Dec 8, 2013, 6:05 PM EST
The list of players who are able to justify a roster spot at the age of 40 is relatively short. The list of 40-year-olds to bash 29 home runs is remarkably shorter. Maybe that’s why free agent Raul Ibanez, now 41, is still drawing interest. He finished 2013 with 29 dingers and an adjusted OPS 23 percent above average. It marked the 18th time in baseball history a player posted an adjusted OPS 20 percent higher than the league average (min. 450 plate appearances). The only other players to do it in this millennium were Barry Bonds (twice, 2006-07) and Edgar Martinez (2003).
Joel Sherman of the New York Post reported on Twitter earlier that even National League teams are showing interest in Ibanez:
#Yankees interested in Ibanez reunion but have other moves 1st and signs are he’ll sign at Winter Meetings Being good guy must matter (cont)
— Joel Sherman (@Joelsherman1) December 8, 2013
— Joel Sherman (@Joelsherman1) December 8, 2013
Ibanez will turn 42 years old on June 2, so 2014 will be viewed as his age-42 season (if he had been born on July 1 or later, it would have been his age-41 season). The last player to take enough plate appearances to qualify for the batting title was Carlton Fisk in 1990. Only five other players, along with Fisk, have accomplished the feat since 1901: Pete Rose (1983), Carl Yazstrzemski (1982), Luke Appling (1949), Sam Rice (1932), and Honus Wagner (1916). With the exception of Rose, they are all Hall of Famers. Rose was also the only one of the six not to post an adjusted OPS above the league average.
Ibanez’s last home run — a solo shot against the Angels on September 21 — was the 300th of his career. Other career milestones he is likely to reach with another full, productive season:
- 8,000 plate appearances (currently at 7,998)
- 2,000 hits (currently at 1,993)
- 425 doubles (currently at 416)
- 50 triples (currently at 48)
- 1,250 RBI (currently at 1,181)
Despite the impressive performance with the bat, Ibanez is a defensive nightmare in the outfield, so a National League team’s best bet is to use him at first base or off the bench, or otherwise let an American League team snap him up. He earned $2.75 million on a one-year deal with the Mariners last season.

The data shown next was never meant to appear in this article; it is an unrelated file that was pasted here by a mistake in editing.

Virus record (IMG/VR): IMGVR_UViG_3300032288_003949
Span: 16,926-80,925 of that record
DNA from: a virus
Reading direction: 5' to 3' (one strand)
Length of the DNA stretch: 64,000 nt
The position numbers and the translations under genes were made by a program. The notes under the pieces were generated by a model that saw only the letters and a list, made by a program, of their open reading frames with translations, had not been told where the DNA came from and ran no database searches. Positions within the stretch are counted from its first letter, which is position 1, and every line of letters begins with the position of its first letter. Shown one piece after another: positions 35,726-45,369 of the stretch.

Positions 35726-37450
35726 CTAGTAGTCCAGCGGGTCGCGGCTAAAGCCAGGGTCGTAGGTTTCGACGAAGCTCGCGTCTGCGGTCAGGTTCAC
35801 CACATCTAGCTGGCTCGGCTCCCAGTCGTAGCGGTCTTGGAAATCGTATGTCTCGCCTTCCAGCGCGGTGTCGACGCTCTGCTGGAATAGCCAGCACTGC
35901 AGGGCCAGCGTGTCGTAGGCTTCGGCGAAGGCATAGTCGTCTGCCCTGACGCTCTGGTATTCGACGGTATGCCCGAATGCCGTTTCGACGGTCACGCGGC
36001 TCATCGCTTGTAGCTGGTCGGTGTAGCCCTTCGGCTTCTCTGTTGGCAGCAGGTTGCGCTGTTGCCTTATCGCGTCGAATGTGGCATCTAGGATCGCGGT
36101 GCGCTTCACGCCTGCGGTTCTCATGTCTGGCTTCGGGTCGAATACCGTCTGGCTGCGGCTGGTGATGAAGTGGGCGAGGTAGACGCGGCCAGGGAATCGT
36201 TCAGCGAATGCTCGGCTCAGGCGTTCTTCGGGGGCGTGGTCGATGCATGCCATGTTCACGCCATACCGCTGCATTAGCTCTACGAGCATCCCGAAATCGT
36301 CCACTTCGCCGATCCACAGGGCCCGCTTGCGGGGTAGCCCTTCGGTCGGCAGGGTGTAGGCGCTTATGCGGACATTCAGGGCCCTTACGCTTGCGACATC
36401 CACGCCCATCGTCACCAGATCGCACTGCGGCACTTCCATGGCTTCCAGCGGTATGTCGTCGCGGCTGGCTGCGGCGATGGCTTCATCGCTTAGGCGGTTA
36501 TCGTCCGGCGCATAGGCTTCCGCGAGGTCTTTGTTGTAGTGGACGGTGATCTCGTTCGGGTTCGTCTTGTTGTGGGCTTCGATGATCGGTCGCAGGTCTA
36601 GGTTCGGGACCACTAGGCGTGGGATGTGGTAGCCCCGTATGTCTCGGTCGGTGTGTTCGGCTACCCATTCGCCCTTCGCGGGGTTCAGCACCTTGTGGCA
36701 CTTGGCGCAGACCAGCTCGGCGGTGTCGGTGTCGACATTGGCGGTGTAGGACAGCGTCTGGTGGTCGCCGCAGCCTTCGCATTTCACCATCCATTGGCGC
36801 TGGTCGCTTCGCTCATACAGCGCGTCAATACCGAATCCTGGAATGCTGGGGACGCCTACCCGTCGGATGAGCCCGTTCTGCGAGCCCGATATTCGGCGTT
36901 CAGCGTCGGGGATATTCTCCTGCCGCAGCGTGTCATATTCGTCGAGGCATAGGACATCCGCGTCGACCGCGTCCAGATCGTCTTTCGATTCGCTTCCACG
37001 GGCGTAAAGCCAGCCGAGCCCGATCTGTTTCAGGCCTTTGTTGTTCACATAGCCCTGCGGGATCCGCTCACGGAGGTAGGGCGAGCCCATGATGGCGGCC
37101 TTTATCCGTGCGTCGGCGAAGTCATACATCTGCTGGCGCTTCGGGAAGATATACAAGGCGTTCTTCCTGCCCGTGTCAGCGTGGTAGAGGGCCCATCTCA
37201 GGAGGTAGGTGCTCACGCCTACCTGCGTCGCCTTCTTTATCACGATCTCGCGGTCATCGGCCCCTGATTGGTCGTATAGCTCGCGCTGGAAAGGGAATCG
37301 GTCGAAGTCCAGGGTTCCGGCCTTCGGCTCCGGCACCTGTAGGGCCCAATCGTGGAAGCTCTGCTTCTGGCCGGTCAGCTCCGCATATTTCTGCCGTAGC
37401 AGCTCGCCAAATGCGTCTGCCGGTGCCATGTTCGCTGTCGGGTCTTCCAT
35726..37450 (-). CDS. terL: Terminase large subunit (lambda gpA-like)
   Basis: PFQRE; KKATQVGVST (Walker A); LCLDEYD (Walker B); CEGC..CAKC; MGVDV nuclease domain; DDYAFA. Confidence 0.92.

Jan 29, 2015, 5:42 PM EST
Nava requested $2.25 million and the Red Sox countered at $1.3 million.
Jan 29, 2015, 3:30 PM EST
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Jan 29, 2015, 3:15 PM EST
Santiago spent last season with the Reds, hitting .246 with a .667 OPS in 75 games.
Jan 29, 2015, 2:31 PM EST
Belisario was awful for the White Sox last season, allowing 46 runs in 66 innings.
Jan 29, 2015, 2:04 PM EST
This is funny. But also insightful.
Jan 29, 2015, 1:00 PM EST
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Jan 29, 2015, 12:45 PM EST
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Jan 29, 2015, 12:30 PM EST
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Jan 29, 2015, 11:30 AM EST
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Jan 29, 2015, 11:22 AM EST
Good luck, Devin.
Jan 29, 2015, 10:39 AM EST
Kris Bryant of the Cubs tops the list.
Jan 29, 2015, 10:15 AM EST
Francisco Rodriguez? Rafael Soriano?
Jan 29, 2015, 10:01 AM EST
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Jan 29, 2015, 9:09 AM EST
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Jan 28, 2015, 10:21 PM EST
Scutaro appeared in just five games last season for the World Series champions due to a back injury that has continued to bother him this offseason.
Jan 28, 2015, 8:59 PM EST
Mejia requested a salary of $3 million from the Mets and was offered $2.1 million when arbitration figures were exchanged on January 16.
Jan 28, 2015, 7:43 PM EST
Teams and players usually come to terms before hearings are needed — thus avoiding any drama — but Richards is a complicated case.
Jan 28, 2015, 6:28 PM EST
It’s the first front office type of job for Carter, who played for six different teams — most famously the Toronto Blue Jays — between 1983-1998.
Jan 28, 2015, 5:15 PM EST
Freese requested $7.6 million and the Angels countered at $5.25 million.
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